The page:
Read & Download Ö Am I Thin Enough Yet? The Cult of Thinness and the Commercialization of Identity Û PDF, DOC, TXT or eBook Summary ´ PDF, DOC, TXT or eBook º Sharlene Hesse-Biber Sharlene Hesse-Biber º 4 review Ative new way of understanding why women feel the way they do about their minds and bodies Specifically Hesse Biber highlights the various ways in which American families schools popular culture and the health and fitness industry all undermine young women's self confidence as they inculcate the notions that thinness is beauty and that a woman's body is important than her mind The author builds her case in part by letting her subjects tell their own story revealing in their own words how current standards of femininity lead many women to engage in eating habits that are not only self destructive but often akin to the obsessions and ritualistic behaviors found among members of cults For instance we meet Delia a bulimic college senior who makes the startling admission that my final affirmation of myself is how many guys look at me when I go into a bar We even learn of six year olds like Lauren already preoccupied wit. There are definitely a lot of interesting ideas to play with in this short and dense read uestions are articulated in a way that wouldn t have occurred to meThe mind body dichotomy described in which men and women are separated implicitly by the culture into mental faculties and physical characteristics respectively Its roots are traced as far back as Aristotle who posits that women are essentially soulless and evil and men pure and intellectual If the soul is really just the reification of a metaphysical concept the mind having a presence beyond the body then it s not far fetched to suggest that secular western culture could easily adapt this idea while shedding its superstitious origins Similarly the Christian view positioned women as wicked drawing men toward temptation If one thinks in terms of the mind body dichotomy where men would wish to shed their bodies in favor of the purely metaphysical unwelcome biological responses sexual urges would seem a hindrance to that ideal Except that they misidentified the source as something external as Christians often do the fucking devil made me do it In the passages offered Aristotle comes off as what would currently be regarded as an embittered nerd elevating his own strength for abstract thought though he was often completely off by denigrating those he was somehow preoccupied by love and hate both being passions Evolutionary biologists have made the case that prejudice is closer to human instinct than tolerance or egalitarianism Under this view our ancestors were suspicious first of those outside their families then outside their tribes and villages then those from other ethnicities other nations other ideologies and so on Is there something innate that also inclines a fear of otherness between gendersWhile a lot of interesting uestions are posed I wasn t satisfied that so much was attributed to society without also looking at the biological tendencies around which societies and cultures are formed For instance the common notion that men gain status directly through their accomplishments while women must do so through physical characteristics and only then indirectly through their attachment to a man It s fair to criticize the convention though both sexes are fairly trapped in their roles but they didn t develop in a vacuum There was no exalted architect for this One has consider when such things might have been natural and relevant and realize perhaps that it s only through the development of society that they ve been called into uestion It is to look at it from another angle not practical or utilitarian to be stronger than average in a culture disconnected from the process of finding food or fighting predators Obviously this was not always so and yet strength is still well regarded in spite of its growing irrelevance in many professions at least Maybe like racism it may not be instinctively natural to uestion gender ideals but it may be consciously possible There s also the uestion of the evolutionary imperative itself Though modern society has enabled people of a broader range of genetic fitness or adaptability to live longer and productively there may be traits that are uantitatively healthier and desirable from a genetic standpoint genetic cues being read unconsciously through pheromones facial symmetry etcThough I think the author fatuously implies a concerted effort to do this outside of the marketing realm she makes a solid case that the feminine ideal has been based upon the tastes of the men of a given time period and has evolved as such Their compliance being necessary to the indirect attainment of securitystatus within society And the trend has been literally narrowing the ideal to mathematical traits where beauty can be broken down to symmetry and proportions predictably and consistently Where nevertheless beautiful models fall below this ideal their images are manipulated to meet it This isn t new the painting Grande Odalisue by Jean Auguste Dominiue Ingres recently referenced in a Manic Street Preachers lyric portrayed a woman with an elongated back to suit the artist s aesthetic ideal What is new is the homogenization of the media across the country and around the world Now people are exposed to the same images and the sameness of those images is ever increasing while the disparity between the public and those images is also increasing eg the rise of obesity in western culture While it may be physically impossible to change one s build to match the ideal the dominance of western culture in other countries also confronts people of entirely different ethnicities with an even remote sense of what s attractive This puts people in a state of wrongness about which they can do nothing but repent buy shit as with concepts like Original Sin manipulative guilts that can never be uenchedAnd well this is good for industry too While the images are the product and there are products the images help sell the component of insecurity is also vital to the symbiotic relationship enjoyed by mass media junk food manufacturers diet weight loss elective surgery and self help markets Self loathing is profitable and so it s whether deliberately or not cultivated and profited from However the rise of eating disorders depression dysmorphia etc show that like petroleum and other natural resources there are limits the endurance of the human psyche and there s a point where it stops adapting and starts shutting down In response to this the problem is personalized by society and medicine the miserable person suffers from a disease and is DEFINITELY not responding to something in their environment But really it could be one or the other or maybe both It s hard to tell when there s a profit motive even treating it as an illness and a defense of the system itself in removing corporate responsibility from the euation A similar uestion is raised by Mark Ames s book Going Postal where possibly toxic exploitative and abusive workplaces go unexamined because it s easier marginalize the behavior of an individual than it is to look at what messy things might have influenced them Ultimately it s an indictment of the social irresponsibility of the capitalist system and its insatiable need to create unsustainable ways to move money around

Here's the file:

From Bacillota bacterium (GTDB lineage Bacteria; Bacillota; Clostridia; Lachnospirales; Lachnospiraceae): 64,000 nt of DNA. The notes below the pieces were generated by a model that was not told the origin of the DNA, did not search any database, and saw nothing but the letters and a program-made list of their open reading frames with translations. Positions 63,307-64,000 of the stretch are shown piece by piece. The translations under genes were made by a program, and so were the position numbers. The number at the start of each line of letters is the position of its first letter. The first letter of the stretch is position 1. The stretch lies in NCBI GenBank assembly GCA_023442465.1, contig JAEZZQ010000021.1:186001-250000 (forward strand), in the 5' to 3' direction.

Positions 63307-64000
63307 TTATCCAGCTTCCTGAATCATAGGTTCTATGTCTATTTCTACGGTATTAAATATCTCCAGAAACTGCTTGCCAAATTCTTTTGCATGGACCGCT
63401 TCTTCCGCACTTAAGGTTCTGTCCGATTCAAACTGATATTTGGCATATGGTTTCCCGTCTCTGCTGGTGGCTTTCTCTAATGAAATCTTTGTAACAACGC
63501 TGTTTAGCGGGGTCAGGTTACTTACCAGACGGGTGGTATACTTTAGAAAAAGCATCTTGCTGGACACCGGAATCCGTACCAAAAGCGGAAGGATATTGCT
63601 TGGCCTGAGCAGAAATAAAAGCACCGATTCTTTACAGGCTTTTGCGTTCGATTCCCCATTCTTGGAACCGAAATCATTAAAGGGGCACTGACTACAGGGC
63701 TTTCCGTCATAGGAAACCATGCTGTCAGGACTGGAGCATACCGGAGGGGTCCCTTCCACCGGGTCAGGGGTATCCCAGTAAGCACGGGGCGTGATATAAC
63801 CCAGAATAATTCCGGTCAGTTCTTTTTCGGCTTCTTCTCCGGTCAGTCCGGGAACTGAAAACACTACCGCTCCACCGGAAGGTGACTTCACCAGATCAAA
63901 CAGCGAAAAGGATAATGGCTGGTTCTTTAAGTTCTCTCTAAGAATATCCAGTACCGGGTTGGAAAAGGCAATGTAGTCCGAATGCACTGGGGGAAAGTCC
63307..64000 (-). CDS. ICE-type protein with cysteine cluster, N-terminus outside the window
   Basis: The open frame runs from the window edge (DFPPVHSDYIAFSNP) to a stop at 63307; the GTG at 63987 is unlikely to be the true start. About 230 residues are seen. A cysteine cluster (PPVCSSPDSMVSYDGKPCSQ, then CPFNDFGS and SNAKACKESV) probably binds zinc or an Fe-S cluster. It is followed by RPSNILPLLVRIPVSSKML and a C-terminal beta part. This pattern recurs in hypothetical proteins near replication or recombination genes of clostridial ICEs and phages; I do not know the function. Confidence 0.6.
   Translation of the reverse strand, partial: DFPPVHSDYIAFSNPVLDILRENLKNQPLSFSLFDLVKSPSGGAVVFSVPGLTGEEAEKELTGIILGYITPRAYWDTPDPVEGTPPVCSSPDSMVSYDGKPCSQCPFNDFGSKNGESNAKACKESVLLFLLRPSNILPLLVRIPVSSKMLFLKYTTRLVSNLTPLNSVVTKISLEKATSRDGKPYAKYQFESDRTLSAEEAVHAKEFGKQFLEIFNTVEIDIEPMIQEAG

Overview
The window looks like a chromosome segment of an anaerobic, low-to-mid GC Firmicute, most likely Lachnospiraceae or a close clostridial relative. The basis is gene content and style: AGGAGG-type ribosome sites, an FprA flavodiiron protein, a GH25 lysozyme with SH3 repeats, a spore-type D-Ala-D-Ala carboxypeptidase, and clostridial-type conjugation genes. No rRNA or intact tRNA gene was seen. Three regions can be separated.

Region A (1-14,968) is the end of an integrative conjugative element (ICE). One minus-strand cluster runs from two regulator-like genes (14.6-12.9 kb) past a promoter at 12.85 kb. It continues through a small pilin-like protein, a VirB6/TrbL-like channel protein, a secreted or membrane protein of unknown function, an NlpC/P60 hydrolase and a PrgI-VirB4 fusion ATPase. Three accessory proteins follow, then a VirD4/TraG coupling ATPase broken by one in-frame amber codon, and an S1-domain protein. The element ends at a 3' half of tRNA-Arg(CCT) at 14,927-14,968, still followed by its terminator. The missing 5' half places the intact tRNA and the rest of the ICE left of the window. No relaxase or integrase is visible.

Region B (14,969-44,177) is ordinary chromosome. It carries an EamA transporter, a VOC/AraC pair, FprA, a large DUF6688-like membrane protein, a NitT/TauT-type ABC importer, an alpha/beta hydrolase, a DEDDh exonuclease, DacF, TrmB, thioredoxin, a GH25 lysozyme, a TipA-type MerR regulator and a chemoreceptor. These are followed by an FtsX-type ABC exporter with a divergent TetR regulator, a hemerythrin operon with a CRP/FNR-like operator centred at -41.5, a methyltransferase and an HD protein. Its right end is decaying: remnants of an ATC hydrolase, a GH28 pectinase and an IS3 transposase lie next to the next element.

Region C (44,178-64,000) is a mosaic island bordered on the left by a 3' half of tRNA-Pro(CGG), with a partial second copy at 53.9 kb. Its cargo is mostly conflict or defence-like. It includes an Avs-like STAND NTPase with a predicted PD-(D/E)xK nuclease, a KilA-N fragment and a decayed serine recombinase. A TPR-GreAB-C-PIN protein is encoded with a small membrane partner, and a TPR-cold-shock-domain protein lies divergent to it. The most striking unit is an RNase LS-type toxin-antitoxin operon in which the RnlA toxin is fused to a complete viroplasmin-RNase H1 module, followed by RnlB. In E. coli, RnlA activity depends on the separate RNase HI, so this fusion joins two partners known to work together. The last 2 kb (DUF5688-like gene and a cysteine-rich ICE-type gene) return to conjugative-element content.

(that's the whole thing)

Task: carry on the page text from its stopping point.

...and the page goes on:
Summary ´ PDF, DOC, TXT or eBook º Sharlene Hesse-Biber

Read & Download Ö Am I Thin Enough Yet? The Cult of Thinness and the Commercialization of Identity Û PDF, DOC, TXT or eBook Summary ´ PDF, DOC, TXT or eBook º Sharlene Hesse-Biber Sharlene Hesse-Biber º 4 review Whether they are rich or poor tall or short liberal or conservative most young American women have one thing in common they want to be thin And they are willing to go to extraordinary lengths to get that way even to the point of starving themselves Why are America's women so preoccupied with weight What has caused record numbers of young women even before they reach their teenage years to suffer from anorexia and bulimia In Am I Thin Enough Yet Sharlene Hesse Biber answers these uestions and as she goes beyond traditional psychological explanations of eating disorders to level a powerful indictment against the social political and economic pressures women face in a weight obsessed societyPacked with first hand intimate portraits of young women from a wide variety of backgrounds and drawing on historical accounts and current material culled from both popular and scholarly sources Am I Thin Enough Yet offers a provoc. It was an okay book I discovered it in a humanities class when it was on the reading list I took it out from the library to read again It affected me on a personal level So many things in the book I could relate to I liked this book because it wasn t just about eating disorders it was about the context surrounding the drive to be thin and proposed the notion of a culture or a cult of thinnessI wished the book did Like someone said before there was nothing in the book that I didn t really know before But the bigger uestion I wished was answered was Why Why are girls dying to be thin even they know they re hurting themselves even though they know about the social historical context surrounding women s bodies Why do they keep playing into it Why do I keep playing into itMy Review of the book two years laterThe author has done extensive research and that is commendable Statements are supported by statistics and research studies and interviews and references are really thorough at the end of each chapterSo I applaud Hesse Biber s tireless research that went into this book This is the second time I ve read the book I was both shocked and apathetic The sheer amount of statistics made me apathetic It was like after a while I got so bored of reading the same sort of thing reiterated over and over again I was shocked that there are teachers out there who truly believe that chubby girls are stupid But when I thought about it again it suddenly twigged When I was a girl in primary school teachers riffed off of my weight Of course students did it but you kind of expected that when you were chubby Kids can be cruel But when teachers did it it had of an impact In grade 11 Physics my friend was feeling bad about her weight we had to use our own weights in the experimental calculations Anyhow my physics teacher who was really slender tall svelte told my friend not to feel bad because she had a lot of bulk and she tried to put a positive spin on it That she would want someone with a lot of bulk on her volleyball team This was a teacher that my friend highly respectedI was 16 then and my teacher was God and I never thought to uestion this interaction until years later How could she publicly comment on a teenage girl s weightbody type She didn t do it to be mean She honestly though there was nothing wrong with what she saidThe Culture of Thinness is insidious It permeates our culture ourselves entirelyIt explains why America is obsessed with a certain body type why culturally induced eating disorders emerge why America s obesity epidemic is surging why fad diets are so popular and the entire industry that is built on yo yo dietingIt creates this creates a circle where those who fit the ideal body type get to stay inside the circle and everyone else is cast outside The entire body industry fad diets weight loss supplements magazines new exercise euipment good foods vs bad foods is based on the attempts for those outside the circle to find their way back in And most of them can t thus explaining yo yo dietingIf Hesse Biber ever decides to write a third edition I hope she will expand the chapter on lesbiansgays straight men and racial minorities Hesse Biber is herself from a position of privilege I would like to see her expand the chapter by conducting extensive interviews with a large sample size of black women for example I fear that many of the things she has said are common assumptions For example I ve read that women of colour suffer from body image issues perhaps even than white women due to the social variables of race and maybe economic class This book is excellent from the viewpoint of white women but I would like to see diverse representation in terms of the research especiallyIn 2013 I gave this book 3 stars In 2015 I am giving this book 4 stars This book is fantastic but there is so much work to be done in terms of exploring the culture of whiteness and thinness